Here’s what to track!
It’s incredibly important to track your weight throughout pregnancy, as staying within the recommended gain range is crucial for your health, as well as baby’s development. Recommended weight gain changes each trimester, and depends on your prior-to-pregnancy Body Mass Index, a ratio that measures your weight to your height (=kg/m2). You can calculate your BMI by dividing your weight in pounds (lbs) by your height in inches (in) squared, multiplied by a conversion factor of 703; or: BMI = (weight (lbs) / [height (in)2] x 703)
Women who do not gain enough weight put their babies at risk of developmental impairments and low birth weight. Conversely, women who gain too much weight may raise the likelihood of baby being too heavy for a safe natural birth, or put themselves at risk of developing preeclampsia or gestational diabetes. A healthy, stable weight gain is just about the best thing you can do for Baby.
Blood pressure measures the pressure that your flowing blood applies to the walls of blood vessels. High blood pressure during pregnancy can indicate a serious problem like preeclampsia, while low blood pressure can also signal that something is off, and lead to dizziness or fainting.
Although getting plenty of minerals and vitamins is important even for non-pregnant people, certain nutrients like iron, folate, and calcium play an even more important role for you and Baby during pregnancy. It’s important to track the food groups you eat throughout the day, as well as when you take your daily prenatal vitamin, so that you can be sure you’re getting all the nutrients you need:
- Prenatal vitamins contain a variety of vitamins and minerals that become vitally important during pregnancy, like folic acid (the synthetic form of folate) and iron.
- Grains contain plenty of iron, B vitamins, and fiber, important for Baby’s blood cell and brain development, as well as your regularity.
- Fruits and vegetables have the natural and delicious fuels your body needs to run most smoothly and help Baby do the same, like folate, Vitamin C, and iron.
- Meat contains protein, which Baby needs for cell development.
- Dairy products are heavy in calcium, which Baby needs to help develop their teeth and bones.
Staying active is very important for both Baby‘s and your health. Staying active will not only help you manage and control your weight gains, but goes a long ways towards preparing your body for labor, and preventing certain icky symptoms like stretch marks and swelling.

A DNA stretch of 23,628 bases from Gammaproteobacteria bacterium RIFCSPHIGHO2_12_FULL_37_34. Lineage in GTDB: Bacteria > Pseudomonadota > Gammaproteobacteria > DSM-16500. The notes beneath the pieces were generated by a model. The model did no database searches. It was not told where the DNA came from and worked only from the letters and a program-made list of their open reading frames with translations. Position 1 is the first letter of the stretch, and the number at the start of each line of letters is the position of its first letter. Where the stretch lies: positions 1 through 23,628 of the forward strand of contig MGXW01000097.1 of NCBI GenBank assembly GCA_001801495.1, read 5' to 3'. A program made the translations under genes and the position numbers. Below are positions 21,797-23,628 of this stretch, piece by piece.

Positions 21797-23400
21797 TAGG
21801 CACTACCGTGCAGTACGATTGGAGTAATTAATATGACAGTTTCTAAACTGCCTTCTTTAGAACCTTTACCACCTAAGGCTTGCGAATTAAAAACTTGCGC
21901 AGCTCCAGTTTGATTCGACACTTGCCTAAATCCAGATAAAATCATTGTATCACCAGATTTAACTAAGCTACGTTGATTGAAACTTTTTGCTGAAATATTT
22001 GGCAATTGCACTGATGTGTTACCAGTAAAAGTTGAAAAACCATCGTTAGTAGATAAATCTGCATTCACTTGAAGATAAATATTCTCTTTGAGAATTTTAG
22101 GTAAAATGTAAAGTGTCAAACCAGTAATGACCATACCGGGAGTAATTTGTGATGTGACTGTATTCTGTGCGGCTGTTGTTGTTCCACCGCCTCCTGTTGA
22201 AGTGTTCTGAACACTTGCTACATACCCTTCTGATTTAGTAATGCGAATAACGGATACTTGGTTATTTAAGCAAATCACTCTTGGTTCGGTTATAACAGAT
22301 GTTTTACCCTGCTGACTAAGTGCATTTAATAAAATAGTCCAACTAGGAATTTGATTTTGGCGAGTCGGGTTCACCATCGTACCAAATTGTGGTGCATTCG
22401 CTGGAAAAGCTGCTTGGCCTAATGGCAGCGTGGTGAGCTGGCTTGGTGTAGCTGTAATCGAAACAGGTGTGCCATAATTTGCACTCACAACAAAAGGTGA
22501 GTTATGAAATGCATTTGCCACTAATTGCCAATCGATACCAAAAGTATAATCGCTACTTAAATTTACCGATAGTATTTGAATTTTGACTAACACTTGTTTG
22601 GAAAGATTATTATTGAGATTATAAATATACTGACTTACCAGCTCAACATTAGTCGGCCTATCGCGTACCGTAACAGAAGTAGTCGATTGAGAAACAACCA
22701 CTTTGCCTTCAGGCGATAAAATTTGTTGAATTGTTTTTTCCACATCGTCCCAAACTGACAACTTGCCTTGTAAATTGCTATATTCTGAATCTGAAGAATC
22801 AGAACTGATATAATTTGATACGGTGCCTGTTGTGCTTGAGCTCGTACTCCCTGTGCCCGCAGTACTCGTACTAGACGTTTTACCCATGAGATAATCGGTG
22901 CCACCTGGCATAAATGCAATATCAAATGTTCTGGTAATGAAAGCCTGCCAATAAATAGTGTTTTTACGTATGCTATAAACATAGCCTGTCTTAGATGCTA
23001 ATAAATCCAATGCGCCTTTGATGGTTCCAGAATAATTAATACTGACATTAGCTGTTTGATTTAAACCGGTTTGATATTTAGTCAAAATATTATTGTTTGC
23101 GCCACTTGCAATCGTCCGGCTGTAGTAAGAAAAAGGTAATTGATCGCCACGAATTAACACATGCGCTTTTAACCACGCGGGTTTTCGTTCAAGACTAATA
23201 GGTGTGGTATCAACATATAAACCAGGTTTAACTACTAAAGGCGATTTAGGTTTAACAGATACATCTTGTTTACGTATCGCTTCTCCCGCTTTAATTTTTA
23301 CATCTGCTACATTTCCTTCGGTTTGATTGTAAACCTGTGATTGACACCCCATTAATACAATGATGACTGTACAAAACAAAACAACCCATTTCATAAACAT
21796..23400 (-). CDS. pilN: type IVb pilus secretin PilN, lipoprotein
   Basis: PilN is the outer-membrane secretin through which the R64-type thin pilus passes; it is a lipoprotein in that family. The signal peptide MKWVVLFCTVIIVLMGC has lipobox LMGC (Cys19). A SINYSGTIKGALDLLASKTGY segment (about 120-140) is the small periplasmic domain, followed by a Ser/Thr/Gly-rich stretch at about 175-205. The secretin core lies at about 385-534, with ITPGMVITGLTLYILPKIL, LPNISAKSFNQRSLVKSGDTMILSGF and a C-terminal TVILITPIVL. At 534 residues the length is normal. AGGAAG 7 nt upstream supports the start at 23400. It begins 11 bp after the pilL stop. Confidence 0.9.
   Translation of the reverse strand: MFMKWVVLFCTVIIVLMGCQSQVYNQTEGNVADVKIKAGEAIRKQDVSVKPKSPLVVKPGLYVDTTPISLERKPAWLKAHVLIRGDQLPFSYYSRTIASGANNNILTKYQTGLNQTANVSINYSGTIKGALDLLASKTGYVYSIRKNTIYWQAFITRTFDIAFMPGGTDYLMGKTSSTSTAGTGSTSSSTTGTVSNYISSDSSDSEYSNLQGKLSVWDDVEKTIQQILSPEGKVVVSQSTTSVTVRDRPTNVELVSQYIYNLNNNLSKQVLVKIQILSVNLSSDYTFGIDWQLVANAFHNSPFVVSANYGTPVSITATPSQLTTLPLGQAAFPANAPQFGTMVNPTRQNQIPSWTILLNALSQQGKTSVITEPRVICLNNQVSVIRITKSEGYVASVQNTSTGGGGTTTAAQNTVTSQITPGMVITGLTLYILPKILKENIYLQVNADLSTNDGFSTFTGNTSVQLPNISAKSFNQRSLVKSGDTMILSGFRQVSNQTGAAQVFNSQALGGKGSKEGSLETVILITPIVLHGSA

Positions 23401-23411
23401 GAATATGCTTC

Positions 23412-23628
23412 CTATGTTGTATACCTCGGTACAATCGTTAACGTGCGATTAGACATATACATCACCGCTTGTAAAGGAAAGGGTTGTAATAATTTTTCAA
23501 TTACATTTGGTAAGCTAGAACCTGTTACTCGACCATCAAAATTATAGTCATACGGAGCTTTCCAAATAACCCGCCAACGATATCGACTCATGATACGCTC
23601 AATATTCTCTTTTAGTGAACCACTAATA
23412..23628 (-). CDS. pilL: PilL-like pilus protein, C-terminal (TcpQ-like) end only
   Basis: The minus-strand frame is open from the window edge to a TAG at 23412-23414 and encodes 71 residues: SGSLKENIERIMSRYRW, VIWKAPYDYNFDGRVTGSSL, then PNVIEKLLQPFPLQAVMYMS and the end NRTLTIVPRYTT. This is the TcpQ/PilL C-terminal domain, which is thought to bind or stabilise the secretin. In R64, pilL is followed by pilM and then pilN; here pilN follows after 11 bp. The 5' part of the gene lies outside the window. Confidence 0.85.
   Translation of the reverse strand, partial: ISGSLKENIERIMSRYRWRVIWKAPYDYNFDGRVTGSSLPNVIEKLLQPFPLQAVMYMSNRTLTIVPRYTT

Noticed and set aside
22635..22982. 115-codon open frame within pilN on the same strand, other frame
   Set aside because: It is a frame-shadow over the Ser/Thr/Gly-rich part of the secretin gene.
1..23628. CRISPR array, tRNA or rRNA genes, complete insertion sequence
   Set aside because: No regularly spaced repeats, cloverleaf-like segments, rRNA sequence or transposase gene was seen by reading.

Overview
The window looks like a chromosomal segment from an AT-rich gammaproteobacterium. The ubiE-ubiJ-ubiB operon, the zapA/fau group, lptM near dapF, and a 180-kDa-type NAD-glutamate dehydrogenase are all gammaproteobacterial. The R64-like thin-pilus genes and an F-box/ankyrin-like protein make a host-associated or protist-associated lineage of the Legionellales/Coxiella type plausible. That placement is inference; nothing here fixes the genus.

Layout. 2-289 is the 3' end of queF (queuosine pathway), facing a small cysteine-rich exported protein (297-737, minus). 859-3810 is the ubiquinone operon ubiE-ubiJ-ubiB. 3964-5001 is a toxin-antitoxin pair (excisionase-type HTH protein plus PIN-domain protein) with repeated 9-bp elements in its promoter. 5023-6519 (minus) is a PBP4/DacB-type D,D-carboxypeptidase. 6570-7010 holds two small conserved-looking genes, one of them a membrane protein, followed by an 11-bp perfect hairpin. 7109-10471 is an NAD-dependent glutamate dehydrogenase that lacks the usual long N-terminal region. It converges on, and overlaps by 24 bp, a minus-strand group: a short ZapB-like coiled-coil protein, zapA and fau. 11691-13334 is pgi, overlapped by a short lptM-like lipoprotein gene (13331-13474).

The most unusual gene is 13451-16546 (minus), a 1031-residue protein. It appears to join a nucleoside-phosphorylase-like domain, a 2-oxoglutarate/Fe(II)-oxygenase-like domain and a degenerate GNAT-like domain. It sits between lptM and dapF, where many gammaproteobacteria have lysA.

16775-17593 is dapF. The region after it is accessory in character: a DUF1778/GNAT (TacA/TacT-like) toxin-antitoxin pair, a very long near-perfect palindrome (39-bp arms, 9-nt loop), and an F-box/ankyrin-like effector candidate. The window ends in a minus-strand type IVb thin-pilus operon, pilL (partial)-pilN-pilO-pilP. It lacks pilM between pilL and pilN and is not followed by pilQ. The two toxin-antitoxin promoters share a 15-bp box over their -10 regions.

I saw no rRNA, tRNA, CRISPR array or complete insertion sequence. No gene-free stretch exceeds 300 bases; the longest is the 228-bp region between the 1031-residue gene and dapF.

Between a frequent need to pee, a stuffy nose, difficulty breathing, an elevated heart rate, and the changing shape and size of the uterus, pregnant women often do not get as much sleep as they might like to, which is unfortunate because getting plenty of sleep helps Baby grow and develop properly, and can help soothe some pregnancy symptoms. Tracking your sleep can help you get a sense of how healthy your pregnancy is, and Ovia can provide suggestions based on your other data that may improve the quality of your sleep, and your pregnancy.
The physical symptoms of pregnancy can come in a variety of forms, from the expected bloating and morning sickness to the surprising vivid dreaming and heightened sense of smell. Tracking your symptoms can help you manage and treat them, and also allow you to know whether a symptom that you have noticed is normal or not.
Hormone levels in the body during pregnancy are totally different than when not pregnant, and some funky emotional symptoms can result as these hormones course through your body. A bit of an emotional rollercoaster is to be expected, but it’s important to track these symptoms to determine when something may be amiss, as in the case of serious depression. Stress is also known to have potentially harmful effects on pregnancy, so it makes sense to monitor your emotional symptoms so you can try to ensure as healthy a pregnancy as possible.
Reviewed by Dr. Jamie Lo
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- “Weight Gain During Pregnancy: Number 548.” ACOG. American College of Obstetricians and Gynecologists, 1/13/2015. Web.
- “Nutrition During Pregnancy: FAQ001.” ACOG. American College of Obstetricians and Gynecologists, 4/15/2015. Web.
- “Preeclampsia and High Blood Pressure During Pregnancy: FAQ034.” ACOG. American College of Obstetricians and Gynecologists, 9/14/2015. Web.
- Committee on Obstetric Practice. “Exercise During Pregnancy and the Postpartum Period: Committee Opinion Number 650.” ACOG. American College of Obstetricians and Gynecologists, 12/2015. Web.